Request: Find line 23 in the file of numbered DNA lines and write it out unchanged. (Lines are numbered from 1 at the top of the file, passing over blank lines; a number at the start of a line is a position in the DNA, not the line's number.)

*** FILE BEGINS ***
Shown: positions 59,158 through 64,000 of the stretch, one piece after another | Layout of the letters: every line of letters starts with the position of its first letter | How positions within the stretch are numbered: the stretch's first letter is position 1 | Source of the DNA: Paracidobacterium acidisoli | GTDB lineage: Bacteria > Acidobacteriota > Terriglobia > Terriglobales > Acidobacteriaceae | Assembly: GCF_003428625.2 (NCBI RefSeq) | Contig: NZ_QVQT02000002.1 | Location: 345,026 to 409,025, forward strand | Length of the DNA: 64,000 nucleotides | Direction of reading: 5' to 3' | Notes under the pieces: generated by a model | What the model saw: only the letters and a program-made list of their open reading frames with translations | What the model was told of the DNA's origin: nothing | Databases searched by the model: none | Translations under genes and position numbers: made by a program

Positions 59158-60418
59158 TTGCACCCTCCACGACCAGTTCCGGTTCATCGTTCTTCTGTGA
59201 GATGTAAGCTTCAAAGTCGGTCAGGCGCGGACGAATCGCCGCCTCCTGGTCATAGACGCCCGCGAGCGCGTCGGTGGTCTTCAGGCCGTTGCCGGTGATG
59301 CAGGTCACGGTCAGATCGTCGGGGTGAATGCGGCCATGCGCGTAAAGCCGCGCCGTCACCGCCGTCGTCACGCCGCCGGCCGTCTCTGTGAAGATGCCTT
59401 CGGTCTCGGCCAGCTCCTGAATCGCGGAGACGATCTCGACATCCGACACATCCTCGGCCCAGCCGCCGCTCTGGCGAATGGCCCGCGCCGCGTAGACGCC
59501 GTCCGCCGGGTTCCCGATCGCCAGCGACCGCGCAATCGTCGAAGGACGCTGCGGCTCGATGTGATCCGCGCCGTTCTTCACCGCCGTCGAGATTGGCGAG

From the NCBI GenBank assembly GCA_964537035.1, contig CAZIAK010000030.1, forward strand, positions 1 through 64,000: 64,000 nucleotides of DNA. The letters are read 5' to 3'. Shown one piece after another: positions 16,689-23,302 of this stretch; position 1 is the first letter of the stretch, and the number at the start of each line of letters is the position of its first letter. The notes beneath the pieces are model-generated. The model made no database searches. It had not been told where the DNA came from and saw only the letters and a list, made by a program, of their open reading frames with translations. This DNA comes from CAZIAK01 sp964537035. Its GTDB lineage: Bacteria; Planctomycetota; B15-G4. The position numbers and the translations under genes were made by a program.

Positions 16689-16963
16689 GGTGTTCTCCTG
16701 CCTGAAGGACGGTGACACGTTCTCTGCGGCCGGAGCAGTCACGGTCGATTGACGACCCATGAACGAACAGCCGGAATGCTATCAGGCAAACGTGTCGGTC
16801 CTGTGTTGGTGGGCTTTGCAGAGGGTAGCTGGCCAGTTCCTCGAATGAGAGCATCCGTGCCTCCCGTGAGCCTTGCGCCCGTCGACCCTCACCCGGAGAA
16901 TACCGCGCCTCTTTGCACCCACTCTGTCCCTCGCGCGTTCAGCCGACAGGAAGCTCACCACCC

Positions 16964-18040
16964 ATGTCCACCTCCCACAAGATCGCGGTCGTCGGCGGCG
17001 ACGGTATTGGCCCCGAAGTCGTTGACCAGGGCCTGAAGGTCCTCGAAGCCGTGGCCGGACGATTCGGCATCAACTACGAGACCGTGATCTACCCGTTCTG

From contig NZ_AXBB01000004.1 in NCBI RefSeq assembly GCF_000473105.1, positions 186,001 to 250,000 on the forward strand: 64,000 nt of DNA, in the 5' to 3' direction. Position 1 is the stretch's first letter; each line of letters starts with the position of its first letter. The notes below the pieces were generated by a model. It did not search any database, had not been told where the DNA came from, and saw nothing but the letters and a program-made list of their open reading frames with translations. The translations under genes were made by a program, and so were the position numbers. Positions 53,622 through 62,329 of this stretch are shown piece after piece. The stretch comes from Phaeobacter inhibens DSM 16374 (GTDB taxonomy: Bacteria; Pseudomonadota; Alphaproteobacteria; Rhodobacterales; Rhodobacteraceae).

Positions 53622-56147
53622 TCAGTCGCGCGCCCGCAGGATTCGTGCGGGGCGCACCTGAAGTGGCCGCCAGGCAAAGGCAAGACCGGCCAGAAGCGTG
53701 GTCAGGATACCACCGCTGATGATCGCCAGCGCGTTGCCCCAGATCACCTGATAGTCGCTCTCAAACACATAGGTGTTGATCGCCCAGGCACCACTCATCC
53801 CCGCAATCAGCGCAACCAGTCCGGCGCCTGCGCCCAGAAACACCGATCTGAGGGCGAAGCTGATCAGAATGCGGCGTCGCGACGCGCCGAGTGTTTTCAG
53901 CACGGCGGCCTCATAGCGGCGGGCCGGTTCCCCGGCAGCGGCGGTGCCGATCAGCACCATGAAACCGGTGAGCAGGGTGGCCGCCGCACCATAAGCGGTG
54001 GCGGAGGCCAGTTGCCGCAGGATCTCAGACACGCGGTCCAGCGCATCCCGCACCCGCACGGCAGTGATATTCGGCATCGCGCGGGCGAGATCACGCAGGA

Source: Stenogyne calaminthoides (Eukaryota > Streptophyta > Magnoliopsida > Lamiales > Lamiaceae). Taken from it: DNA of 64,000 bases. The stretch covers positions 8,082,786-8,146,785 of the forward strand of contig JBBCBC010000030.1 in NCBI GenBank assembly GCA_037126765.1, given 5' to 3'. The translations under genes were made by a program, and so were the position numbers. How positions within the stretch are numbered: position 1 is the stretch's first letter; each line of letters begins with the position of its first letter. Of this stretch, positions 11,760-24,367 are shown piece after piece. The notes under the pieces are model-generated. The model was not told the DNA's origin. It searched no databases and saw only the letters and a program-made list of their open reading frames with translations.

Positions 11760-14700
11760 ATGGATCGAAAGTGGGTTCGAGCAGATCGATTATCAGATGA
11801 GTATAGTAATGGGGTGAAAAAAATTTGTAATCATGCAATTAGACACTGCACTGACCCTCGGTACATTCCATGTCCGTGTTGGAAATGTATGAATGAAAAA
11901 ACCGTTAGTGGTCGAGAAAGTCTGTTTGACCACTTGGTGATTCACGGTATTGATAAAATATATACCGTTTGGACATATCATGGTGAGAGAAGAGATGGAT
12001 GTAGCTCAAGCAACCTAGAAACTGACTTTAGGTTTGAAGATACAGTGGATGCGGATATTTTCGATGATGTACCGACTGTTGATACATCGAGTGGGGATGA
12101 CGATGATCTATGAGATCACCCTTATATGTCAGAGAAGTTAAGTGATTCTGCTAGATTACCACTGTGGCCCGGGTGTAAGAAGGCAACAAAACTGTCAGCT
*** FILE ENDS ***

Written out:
54001 GCGGAGGCCAGTTGCCGCAGGATCTCAGACACGCGGTCCAGCGCATCCCGCACCCGCACGGCAGTGATATTCGGCATCGCGCGGGCGAGATCACGCAGGA